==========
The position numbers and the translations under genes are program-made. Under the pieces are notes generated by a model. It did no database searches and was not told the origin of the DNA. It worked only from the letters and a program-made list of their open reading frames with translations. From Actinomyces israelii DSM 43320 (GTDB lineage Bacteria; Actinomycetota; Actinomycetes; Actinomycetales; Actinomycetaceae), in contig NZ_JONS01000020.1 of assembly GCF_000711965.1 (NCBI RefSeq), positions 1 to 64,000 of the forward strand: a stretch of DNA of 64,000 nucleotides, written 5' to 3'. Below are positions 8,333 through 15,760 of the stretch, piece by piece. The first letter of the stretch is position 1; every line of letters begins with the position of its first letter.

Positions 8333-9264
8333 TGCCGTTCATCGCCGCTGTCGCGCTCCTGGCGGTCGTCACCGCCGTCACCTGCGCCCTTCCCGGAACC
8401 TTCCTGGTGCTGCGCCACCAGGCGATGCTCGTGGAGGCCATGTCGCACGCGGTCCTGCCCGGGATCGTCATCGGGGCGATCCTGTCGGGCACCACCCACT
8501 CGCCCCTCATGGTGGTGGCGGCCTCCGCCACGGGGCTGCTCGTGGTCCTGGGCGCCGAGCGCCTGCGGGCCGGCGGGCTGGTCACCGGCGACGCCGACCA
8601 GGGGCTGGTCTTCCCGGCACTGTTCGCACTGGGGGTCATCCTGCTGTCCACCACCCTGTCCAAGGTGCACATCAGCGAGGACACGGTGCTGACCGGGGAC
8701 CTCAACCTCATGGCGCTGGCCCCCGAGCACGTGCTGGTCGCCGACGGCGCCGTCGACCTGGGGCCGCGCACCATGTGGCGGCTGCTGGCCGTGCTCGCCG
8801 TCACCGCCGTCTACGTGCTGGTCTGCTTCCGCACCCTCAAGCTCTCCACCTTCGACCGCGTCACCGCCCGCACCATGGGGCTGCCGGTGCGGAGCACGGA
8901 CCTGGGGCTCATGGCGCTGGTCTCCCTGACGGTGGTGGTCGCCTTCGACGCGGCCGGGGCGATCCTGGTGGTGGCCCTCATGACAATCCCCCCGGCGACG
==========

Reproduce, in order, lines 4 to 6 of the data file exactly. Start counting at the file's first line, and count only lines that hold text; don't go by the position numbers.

8401 TTCCTGGTGCTGCGCCACCAGGCGATGCTCGTGGAGGCCATGTCGCACGCGGTCCTGCCCGGGATCGTCATCGGGGCGATCCTGTCGGGCACCACCCACT
8501 CGCCCCTCATGGTGGTGGCGGCCTCCGCCACGGGGCTGCTCGTGGTCCTGGGCGCCGAGCGCCTGCGGGCCGGCGGGCTGGTCACCGGCGACGCCGACCA
8601 GGGGCTGGTCTTCCCGGCACTGTTCGCACTGGGGGTCATCCTGCTGTCCACCACCCTGTCCAAGGTGCACATCAGCGAGGACACGGTGCTGACCGGGGAC